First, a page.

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Lowland Gorilla VS Mountain Gorilla – Which is more powerful?

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Lowland Gorilla VS Mountain Gorilla - Which is more powerful?

The gorilla is the largest primate in the world.

The discovery that humans share 98.3% of our DNA with gorillas, makes them our closest relatives after chimpanzees and bonobos.

There are two species of gorilla: western and eastern, both with two subspecies.

Western lowland gorilla and Cross River gorilla are subspecies of western gorilla, while eastern lowland gorilla and mountain gorilla represent subspecies of the eastern gorilla.

Today we will compare and see who will win a fight between the two subspecies of the eastern gorilla species.

Grauer’s gorilla, also known as the eastern lowland gorilla, is found only in the Democratic Republic of Congo.

According to recent estimates, there are only approximately 5,000 of them left in the wild, making them an endangered species.

These gorillas are vulnerable to poaching, and they fall victim to the results of civil unrest in their territory.

There are only about a thousand mountain gorillas left in the wild, and half of them are found in the forests of central Africa’s Virunga mountains.

Mountain gorillas are a subspecies of the eastern gorillas (Gorilla beringei).

As their name hints, they live in the mountains at elevations between 8,000 and 13,000 feet (2500 – 4000m).

Read this to learn more about Gorilla

Size and Description

The largest of the four gorilla subspecies is the eastern lowland gorilla, also known as the Grauer’s gorilla.

Like the mountain gorilla, it has a jet black coat, but the hair on its head and body is shorter.

The male’s coat, like that of other gorillas, greys as the animal matures, resulting in the designation “silverback”.

Compared to western lowland gorillas, the number of eastern lowland gorillas is significantly lower.

Males are typically larger than females, and the species clocks in at about 450 – 500 lbs (204 – 226 kg).

These gorillas can be 5-6 feet tall (1.5 – 1.82 m). They have large heads in comparison to the rest of their bodies, as well as strong jaws and teeth.

A long and thick fur coat, blue-black or brownish-gray in color, which provides insulation against colder temperatures, covers the mountain gorilla’s body.

Both adult males and females exhibit a bony crest at the top of their skulls (the female’s crest is not as dramatic as that of her male counterpart), giving a conical shape to their large heads.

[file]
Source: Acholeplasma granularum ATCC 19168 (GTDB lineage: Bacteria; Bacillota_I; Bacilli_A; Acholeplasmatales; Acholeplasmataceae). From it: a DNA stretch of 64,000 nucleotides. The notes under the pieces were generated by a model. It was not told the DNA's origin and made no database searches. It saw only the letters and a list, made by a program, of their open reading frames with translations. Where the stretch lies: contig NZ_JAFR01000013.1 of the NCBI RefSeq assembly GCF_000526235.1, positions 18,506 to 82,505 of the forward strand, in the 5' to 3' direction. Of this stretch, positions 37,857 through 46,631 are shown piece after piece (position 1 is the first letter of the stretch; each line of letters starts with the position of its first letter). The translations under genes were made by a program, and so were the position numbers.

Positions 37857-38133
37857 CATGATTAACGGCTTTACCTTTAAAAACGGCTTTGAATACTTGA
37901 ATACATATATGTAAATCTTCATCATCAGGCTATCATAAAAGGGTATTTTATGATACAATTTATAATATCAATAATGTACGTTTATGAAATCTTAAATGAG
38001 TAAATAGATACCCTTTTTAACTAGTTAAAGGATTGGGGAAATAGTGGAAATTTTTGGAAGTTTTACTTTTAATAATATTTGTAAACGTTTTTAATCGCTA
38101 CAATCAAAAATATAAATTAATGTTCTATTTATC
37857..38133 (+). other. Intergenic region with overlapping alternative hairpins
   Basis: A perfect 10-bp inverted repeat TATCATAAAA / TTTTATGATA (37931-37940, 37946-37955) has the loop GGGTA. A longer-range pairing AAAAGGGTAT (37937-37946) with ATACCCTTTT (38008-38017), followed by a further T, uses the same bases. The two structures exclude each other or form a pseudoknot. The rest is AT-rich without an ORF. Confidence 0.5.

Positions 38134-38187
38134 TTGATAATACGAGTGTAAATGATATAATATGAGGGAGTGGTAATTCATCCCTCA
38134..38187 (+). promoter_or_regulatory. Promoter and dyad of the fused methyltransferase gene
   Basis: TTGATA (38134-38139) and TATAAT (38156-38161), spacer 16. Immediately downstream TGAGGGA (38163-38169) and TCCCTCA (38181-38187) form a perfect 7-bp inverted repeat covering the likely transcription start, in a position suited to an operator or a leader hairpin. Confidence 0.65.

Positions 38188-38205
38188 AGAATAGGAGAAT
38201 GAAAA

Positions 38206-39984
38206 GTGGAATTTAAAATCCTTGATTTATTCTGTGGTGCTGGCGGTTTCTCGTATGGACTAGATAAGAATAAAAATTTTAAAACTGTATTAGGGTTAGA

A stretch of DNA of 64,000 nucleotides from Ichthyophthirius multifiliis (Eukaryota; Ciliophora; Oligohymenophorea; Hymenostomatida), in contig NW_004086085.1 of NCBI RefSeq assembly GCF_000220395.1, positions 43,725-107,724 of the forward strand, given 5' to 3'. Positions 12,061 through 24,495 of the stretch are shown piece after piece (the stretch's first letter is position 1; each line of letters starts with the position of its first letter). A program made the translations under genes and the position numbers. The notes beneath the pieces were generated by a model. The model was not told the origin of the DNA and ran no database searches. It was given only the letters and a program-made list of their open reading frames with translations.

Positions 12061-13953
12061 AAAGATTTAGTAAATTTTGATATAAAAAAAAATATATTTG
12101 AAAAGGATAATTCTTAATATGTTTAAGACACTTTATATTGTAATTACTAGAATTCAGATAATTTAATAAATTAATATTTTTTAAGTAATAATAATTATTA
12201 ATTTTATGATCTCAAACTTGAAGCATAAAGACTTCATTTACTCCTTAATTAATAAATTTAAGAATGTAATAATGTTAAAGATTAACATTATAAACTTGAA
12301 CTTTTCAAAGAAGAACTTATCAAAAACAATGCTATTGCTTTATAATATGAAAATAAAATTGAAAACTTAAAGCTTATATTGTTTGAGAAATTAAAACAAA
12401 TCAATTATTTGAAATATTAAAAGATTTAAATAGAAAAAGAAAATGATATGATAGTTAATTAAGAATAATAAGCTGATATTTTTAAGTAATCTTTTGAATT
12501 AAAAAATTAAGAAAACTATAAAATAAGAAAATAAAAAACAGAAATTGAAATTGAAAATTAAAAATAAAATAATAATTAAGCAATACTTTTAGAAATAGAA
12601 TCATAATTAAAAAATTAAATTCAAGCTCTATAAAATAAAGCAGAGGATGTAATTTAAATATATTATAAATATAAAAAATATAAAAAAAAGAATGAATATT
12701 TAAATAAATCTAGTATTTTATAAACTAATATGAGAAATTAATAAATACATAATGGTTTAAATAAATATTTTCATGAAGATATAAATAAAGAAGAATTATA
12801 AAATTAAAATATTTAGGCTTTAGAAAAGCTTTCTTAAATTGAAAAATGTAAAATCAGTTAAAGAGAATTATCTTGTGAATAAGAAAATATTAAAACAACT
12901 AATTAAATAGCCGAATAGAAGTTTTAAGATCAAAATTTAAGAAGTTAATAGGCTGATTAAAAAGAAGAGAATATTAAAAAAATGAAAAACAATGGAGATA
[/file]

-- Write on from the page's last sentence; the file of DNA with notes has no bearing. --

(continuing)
The mountain gorilla’s countenance is completed by a flat nose with wide nostrils that, like the facial skin above its mouth, remains free from the great ape’s encroaching hirsuteness. Its broad chest, hands, and feet are also free of body hair.

Fully-grown male mountain gorillas can weigh up to 180 kg (400 lb). Females weigh half that at about 90 kg (200 lb).

Go here, here, and here to learn more about four gorilla subspecies

Range and Habitat

The Democratic Republic of the Congo’s eastern region is home to the Grauer’s gorilla (DRC).

They thrive in the lowlands and jungles of the tropics. Over the past few decades, their range has drastically decreased.

Their range has decreased drastically in the last few decades. They used to inhabit a range of about 8,100 square miles (21000 sq km), but now they inhabit around 4,600 square miles (12000 sq km).

Many national parks cover Eastern lowland gorilla habitats, such as the Kahuzi-Biega National Park and the Maiko National Park.

There are also a few wildlife reserves dedicated to preserving gorilla habitats.

More than half the population of our world’s mountain gorillas reside high in the lush, dense cloud forests of the Virunga Mountains, a dormant volcanic range in central Africa that spans the borders of Rwanda, Uganda, and the Democratic Republic of the Congo.

The remainder of this population lives 15 mi (24 km) north in Bwindi Impenetrable National Park, which encompasses southern Uganda and adjoining areas of the Congo.

Habitat destruction and fragmentation have confined both populations of mountain gorillas to isolated patches of forest.

With a home range consisting of several tropical vegetation zones, which include montane and bamboo forests, the aptly named mountain gorilla dwells at altitudes ranging from 7,200 to 14,100 ft (2,200 – 4,300 m) in Virunga and 4,921 – 7,550 ft (1,500 – 2,300 m) in Bwindi.